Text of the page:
For the students, contributing to The 51st (Dream) State has been an opportunity for significant examination of their own views of America. They have been writing their ideas about American identity and sending them to Sundiata throughout the year. In Kheraj’s case, that examination came through the eyes of a Tanzanian.

“This project has really changed my views of America,” he says. “I didn’t realize that things like poverty, racism, and discrimination were part of the American identity. And in America there are so many different cultures, so many different circumstances in which people live, that it causes many different views of America by people who live here.

“I can’t even say ‘the typical American view’ anymore without hesitation because this project has made me realize there isn’t just one view. I used to think there was one, but America is so large and diverse that it really is a world of its own.”

Ruggles has been photographing scenes that capture the essence of America, including ones of the former Bethlehem Steel factory and of everyday American life. She values the learning experience of listening to her peers on the project team.

“Sitting around and hearing what people had to say about their dreams and what their views of America were – we had students from other countries and from different backgrounds and locations here in America – was very beneficial,” she says. “Listening to other people talk colors a black and white picture I’d created in my mind of America.”

In addition to discussions among themselves, the students also have interviewed community members to get their views on what America means, which is being incorporated into the performance.

Ruggles’ passion for photography led her initially to focus solely on that aspect, but she was soon drawn to writing as well.

“I started to listen to what people had to say and I felt compelled to contribute to the discussion,” she explains. “The project sets a stage where you’re involved because you want to talk about the themes of it, and you know other people are there because they want to as well. This really feeds the conversation and we go deeper than one normally does.”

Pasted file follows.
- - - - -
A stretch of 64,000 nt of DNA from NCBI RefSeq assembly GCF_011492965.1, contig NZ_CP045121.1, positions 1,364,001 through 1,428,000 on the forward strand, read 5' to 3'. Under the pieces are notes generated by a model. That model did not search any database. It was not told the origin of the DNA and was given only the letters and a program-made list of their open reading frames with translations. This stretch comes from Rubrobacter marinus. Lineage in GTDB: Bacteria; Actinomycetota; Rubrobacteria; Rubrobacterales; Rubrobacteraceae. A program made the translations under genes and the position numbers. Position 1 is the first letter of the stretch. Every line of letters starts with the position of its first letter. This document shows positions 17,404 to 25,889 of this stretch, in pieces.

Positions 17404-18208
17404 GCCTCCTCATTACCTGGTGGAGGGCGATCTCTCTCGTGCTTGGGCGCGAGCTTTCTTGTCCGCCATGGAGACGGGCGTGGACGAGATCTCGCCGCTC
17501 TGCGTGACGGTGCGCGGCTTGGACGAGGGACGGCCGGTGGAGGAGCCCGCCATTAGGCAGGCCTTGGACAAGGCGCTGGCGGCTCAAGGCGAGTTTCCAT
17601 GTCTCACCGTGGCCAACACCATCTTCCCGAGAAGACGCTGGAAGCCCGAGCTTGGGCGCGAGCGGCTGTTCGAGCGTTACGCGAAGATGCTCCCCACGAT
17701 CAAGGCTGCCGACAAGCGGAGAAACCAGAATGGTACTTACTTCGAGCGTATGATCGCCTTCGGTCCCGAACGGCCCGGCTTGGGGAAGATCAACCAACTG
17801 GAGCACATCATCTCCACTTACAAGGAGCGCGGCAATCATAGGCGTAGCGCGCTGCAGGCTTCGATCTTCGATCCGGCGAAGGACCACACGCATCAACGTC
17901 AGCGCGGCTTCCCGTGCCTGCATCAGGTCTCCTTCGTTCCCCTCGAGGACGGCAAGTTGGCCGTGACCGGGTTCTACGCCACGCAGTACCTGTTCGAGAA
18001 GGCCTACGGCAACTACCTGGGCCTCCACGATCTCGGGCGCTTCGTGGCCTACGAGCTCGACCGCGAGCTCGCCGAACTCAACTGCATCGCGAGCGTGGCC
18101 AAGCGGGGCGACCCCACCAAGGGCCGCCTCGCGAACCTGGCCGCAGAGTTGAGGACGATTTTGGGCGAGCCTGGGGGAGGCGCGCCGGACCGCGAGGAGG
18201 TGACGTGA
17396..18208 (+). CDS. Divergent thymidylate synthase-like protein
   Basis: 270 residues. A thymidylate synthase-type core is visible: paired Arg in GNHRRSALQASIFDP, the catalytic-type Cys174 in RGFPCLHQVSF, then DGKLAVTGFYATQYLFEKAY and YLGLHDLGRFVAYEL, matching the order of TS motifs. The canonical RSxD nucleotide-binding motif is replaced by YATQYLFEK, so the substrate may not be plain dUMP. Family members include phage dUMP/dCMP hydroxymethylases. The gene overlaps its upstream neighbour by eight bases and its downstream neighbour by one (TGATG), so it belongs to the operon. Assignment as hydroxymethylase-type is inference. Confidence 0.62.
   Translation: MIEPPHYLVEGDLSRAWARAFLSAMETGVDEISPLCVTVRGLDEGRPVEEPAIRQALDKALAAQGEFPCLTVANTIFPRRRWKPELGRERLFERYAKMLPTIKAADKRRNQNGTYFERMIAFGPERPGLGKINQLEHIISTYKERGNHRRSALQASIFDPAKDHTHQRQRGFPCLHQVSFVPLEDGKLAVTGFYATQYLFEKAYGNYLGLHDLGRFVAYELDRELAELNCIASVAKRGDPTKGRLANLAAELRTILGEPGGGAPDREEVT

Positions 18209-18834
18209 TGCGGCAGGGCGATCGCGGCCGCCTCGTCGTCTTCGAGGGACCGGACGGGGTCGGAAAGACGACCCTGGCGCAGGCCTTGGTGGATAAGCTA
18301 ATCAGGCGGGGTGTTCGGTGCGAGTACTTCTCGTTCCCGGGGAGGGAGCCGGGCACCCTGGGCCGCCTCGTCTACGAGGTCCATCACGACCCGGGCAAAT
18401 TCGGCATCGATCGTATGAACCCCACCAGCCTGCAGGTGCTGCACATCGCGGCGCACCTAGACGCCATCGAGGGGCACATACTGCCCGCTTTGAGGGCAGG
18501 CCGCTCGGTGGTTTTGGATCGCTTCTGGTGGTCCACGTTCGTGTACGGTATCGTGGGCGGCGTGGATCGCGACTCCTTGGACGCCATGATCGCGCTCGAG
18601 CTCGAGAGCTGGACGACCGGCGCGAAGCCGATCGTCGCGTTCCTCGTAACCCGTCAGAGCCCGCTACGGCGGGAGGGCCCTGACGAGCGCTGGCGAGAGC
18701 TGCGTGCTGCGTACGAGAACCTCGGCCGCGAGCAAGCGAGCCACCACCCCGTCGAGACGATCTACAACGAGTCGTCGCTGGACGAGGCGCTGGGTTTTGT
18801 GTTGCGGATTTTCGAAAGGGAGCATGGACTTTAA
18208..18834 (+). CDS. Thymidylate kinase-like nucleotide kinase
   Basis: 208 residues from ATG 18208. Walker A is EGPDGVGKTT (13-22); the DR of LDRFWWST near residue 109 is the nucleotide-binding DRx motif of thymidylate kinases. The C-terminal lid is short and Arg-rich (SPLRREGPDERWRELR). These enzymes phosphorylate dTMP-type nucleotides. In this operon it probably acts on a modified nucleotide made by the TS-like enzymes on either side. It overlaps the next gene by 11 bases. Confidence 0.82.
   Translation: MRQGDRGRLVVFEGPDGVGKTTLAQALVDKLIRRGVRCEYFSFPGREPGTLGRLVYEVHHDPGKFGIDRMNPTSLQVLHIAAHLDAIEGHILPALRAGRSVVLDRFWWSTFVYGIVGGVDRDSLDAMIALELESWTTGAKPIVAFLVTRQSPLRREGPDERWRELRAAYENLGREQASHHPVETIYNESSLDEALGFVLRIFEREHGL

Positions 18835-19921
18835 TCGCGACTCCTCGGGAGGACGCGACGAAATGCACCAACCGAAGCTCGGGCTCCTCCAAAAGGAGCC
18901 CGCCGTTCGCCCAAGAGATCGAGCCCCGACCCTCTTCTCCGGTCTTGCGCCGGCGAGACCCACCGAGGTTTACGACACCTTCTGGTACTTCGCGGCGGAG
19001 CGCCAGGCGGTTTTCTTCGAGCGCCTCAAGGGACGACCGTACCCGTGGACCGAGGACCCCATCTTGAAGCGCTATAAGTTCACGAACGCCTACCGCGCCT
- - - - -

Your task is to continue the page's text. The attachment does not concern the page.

Kheraj notes that the project has “increased his awareness of issues of the world in general, not just America. I have found myself thinking about issues that I had taken for granted.”

Sundiata has been a Sundance Institute screenwriting fellow, a Columbia University Revson Fellow, a master artist-in-residence at the Atlantic Center for the Arts (Florida), and the first writer-in-residence at the New School University in New York. He was featured in the Bill Moyers PBS series on poetry, “The Language of Life,” and as part of Russell Simmons’ Def Poetry Jam on HBO.

He has written and performed in the highly acclaimed performance theater works The Circle Unbroken is a Hard Bop, which received three AUDELCO Awards and a Bessie Award; The Mystery of Love, commissioned and produced by New Voices/New Visions at Aaron Davis Hall in New York City and the American Music Theater Festival in Philadelphia; and Udu, a music theater work produced by 651 ARTS in Brooklyn.

blessing the boats, Sundiata’s recent theatrical piece, brings the story of five tumultuous years of his life into perspective as it relates to his experience with the life-threatening illness and recovery of kidney failure and organ transplant. The work opened in November 2002 at Aaron Davis Hall and has been presented in more than 30 cities and continues to tour nationally. In March 2005 Sundiata produced The Gift of Life Concert, a public awareness event at the Apollo Theater that kicked off a three-week run of blessing the boats at the Apollo Theater SoundStage. These projects were produced in partnership with the Apollo Theater Foundation, the National Kidney Foundation, and the New York Organ Donor Network with support from the U.S. Department of Health and Human Services.

Sundiata has recorded and performed his poetry with a range of musicians, including Craig Harris, David Murray, Nona Hendryx, and Vernon Reid. His first recording, The Blue Oneness of Dreams, and its successor, longstoryshort, are both rich with the sounds of blues, funk, jazz, and African and Afro-Caribbean percussion.